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Alvin Brown, Bill Bishop go door-knocking

With just ten days left until the May 19th runoff election, Mayor Alvin Brown and his former opponent, Jacksonville City Councilman Bill Bishop, have hit the streets together in the first of several canvassing operations the duo is expected to conduct leading up to Election Day.

First stop: Riverside/Avondale, the hipster historic neighborhood Bishop won handily.

During the door-knocking, the two politicians, one Democrat, one Republican, were on the same page in terms of messaging.

“I think it’s extremely valuable to have Councilman Bishop by my side as we go meet with voters and talk about the momentum we’ve established during my first four years in office,” said Brown.

“I’m happy to lend my support,” said Bishop. “As I’ve said before, I think it would be a mistake to change leadership now. The city is going in the right direction.”

Brown and Bishop were on admittedly friendly ground in picking doors along Riverside’s Post and College Streets to knock on. Voters they encountered were uniformly pleased and happy to chat with the pair, with several saying they’d already voted for Brown.

“Many of my supporters in this area have already told me they are very glad I endorsed Mayor Brown instead of Lenny Curry,” Bishop said.

But outside the leafy enclave of Riverside/Avondale, Brown’s path to re-election across right-leaning Duval County is a much narrower one, with polls showing his race against Curry within the margin of error. Sources close to the Brown campaign say they expect a photo finish.

With less than two weeks to go until May 19th, both campaigns are working overtime.

Curry campaign spokesman Brian Hughes pointed out that Curry spent his Saturday not only knocking on doors, but also attending an anti-crime and violence rally and a Republican Party of Duval BBQ GOTV event in Arlington.

“It’s a shame that Bill Bishop, who has opined about negativity in the mayor’s race, is now part of a Brown campaign outreach effort spreading attacks that an African-American Democrat leader has denounced as shameful and divisive,” said Hughes.

Curry and Brown had both sought Bishop’s endorsement after the First Election, where the former City Council President drew 17% of the vote. Bishop continues to deny allegations he sought a quid pro quo from either Brown or Curry in exchange for his support.

After the Riverside canvassing, Brown and Bishop headed to a party for campaign supporters hosted by the new brewpub CASK. There, owner Christina Wagner told that she was an ardent Bishop supporter in the First Election, but is now happy to throw her support to Brown.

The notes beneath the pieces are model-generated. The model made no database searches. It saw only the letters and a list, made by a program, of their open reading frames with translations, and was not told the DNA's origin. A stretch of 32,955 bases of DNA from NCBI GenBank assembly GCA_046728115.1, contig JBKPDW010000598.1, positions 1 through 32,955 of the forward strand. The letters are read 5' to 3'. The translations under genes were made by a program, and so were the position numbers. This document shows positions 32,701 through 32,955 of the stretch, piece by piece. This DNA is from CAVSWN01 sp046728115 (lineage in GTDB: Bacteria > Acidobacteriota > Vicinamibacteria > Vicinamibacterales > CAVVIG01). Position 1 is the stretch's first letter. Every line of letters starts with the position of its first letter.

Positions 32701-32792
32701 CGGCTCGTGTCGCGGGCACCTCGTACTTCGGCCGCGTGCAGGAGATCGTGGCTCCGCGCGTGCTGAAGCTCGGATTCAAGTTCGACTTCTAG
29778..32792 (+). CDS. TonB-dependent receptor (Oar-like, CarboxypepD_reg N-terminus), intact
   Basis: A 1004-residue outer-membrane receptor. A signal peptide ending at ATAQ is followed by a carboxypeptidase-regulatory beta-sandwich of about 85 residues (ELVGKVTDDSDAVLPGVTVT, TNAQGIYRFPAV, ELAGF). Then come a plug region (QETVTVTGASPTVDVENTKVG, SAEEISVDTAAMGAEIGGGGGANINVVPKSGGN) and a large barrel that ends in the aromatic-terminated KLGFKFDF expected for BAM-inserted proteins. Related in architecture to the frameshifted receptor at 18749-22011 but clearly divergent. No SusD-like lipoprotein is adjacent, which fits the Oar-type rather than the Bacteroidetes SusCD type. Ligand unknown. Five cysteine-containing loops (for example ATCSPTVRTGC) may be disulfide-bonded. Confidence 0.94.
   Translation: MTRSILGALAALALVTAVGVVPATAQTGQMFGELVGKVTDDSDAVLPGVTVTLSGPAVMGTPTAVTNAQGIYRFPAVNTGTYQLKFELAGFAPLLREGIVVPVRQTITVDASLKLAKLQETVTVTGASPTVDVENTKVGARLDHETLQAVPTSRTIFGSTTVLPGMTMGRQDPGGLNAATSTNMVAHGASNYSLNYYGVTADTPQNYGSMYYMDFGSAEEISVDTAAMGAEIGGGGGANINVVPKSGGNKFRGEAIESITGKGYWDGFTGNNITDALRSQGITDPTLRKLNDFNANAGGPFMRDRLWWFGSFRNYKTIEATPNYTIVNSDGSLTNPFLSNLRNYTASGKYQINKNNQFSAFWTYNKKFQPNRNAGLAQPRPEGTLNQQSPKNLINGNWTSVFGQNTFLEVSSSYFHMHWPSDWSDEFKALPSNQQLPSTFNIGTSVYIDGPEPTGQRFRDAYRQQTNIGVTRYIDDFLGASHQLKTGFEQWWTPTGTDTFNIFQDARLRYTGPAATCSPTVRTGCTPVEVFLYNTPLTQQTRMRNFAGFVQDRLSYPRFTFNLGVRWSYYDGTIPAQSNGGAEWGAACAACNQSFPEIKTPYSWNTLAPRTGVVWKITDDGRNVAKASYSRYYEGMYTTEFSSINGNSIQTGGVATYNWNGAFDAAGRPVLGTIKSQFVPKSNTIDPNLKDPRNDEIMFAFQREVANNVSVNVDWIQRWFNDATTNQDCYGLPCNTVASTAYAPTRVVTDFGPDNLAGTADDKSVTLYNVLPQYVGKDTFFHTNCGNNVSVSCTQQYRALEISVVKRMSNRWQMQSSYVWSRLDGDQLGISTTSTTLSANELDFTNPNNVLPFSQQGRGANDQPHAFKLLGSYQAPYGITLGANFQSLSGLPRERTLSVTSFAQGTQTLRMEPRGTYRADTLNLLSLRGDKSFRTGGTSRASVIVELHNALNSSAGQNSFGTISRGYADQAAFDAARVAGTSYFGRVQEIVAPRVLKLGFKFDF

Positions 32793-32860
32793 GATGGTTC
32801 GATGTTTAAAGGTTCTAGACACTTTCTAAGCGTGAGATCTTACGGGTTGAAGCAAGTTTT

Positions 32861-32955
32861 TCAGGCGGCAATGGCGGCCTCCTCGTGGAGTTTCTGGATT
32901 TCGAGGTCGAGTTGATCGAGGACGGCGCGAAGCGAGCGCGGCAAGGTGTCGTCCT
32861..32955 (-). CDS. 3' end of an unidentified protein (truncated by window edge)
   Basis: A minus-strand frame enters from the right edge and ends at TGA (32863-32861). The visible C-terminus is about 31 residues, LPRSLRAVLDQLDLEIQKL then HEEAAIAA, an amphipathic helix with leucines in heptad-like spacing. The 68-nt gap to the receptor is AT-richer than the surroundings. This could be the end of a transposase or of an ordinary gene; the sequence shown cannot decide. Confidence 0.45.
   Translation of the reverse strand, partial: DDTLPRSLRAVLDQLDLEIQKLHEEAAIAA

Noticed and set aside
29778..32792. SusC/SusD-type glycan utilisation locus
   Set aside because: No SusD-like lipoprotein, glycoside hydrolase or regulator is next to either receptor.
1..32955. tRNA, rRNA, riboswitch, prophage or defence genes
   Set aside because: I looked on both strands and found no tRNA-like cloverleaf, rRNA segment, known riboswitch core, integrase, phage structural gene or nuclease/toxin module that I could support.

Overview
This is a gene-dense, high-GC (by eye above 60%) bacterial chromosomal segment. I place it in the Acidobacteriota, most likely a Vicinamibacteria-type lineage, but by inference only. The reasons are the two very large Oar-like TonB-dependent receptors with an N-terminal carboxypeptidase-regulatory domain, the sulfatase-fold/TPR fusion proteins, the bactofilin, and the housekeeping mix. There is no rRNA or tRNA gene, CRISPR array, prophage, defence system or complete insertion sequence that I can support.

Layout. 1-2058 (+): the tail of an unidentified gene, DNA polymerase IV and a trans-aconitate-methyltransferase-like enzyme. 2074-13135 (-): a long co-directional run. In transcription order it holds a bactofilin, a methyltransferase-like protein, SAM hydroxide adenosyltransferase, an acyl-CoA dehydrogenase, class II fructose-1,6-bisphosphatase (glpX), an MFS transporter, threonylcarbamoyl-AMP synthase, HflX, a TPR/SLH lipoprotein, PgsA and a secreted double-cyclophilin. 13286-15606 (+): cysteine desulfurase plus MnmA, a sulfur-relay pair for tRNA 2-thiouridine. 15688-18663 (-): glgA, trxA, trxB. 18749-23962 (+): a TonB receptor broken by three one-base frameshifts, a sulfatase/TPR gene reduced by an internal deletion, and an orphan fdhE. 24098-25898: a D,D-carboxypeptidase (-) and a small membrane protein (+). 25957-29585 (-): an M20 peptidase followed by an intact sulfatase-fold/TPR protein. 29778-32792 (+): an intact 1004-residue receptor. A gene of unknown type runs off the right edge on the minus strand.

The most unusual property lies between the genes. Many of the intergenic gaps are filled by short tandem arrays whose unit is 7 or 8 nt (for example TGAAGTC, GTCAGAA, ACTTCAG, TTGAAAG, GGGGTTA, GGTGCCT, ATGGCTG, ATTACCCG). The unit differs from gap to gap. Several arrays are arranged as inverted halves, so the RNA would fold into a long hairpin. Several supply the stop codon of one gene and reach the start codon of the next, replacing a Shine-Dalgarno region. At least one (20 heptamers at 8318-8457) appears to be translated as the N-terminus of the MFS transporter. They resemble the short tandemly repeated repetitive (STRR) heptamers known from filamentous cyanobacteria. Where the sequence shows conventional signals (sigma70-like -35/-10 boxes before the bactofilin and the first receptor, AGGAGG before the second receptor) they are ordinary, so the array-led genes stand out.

“I can’t stress enough that I was very much in Councilman Bishop’s corner, but now, I think it’s important to continue with the leadership we have,” she said.

Next up: a new Brown campaign ad featuring Bishop’s endorsement. The unanswered question: will Bishop walking neighborhoods with Brown and appearing in TV ads make the difference – or not – in a very close election?

Written By

In addition to her work writing for Florida Politics, Melissa Ross also hosts and produces WJCT’s First Coast Connect, the Jacksonville NPR/PBS station’s flagship local call-in public affairs radio program. The show has won four national awards from Public Radio News Directors Inc. (PRNDI). First Coast Connect was also recognized in 2010, 2011, 2013 and 2014 as Best Local Radio Show by Folio Weekly’s “Best Of Jax” Readers Poll and Melissa has also been recognized as Folio Weekly’s Best Local Radio Personality. As executive producer of The 904: Shadow on the Sunshine State, Melissa and WJCT received an Emmy in the “Documentary” category at the 2011 Suncoast Emmy Awards. The 904 examined Jacksonville’s status as Florida’s murder capital. During her years in broadcast television, Melissa picked up three additional Emmys for news and feature reporting. Melissa came to WJCT in 2009 with 20 years of experience in broadcasting, including stints in Cincinnati, Chicago, Orlando and Jacksonville. Married with two children, Melissa is a graduate of Northwestern University’s Medill School of Journalism/Communications. She can be reached at

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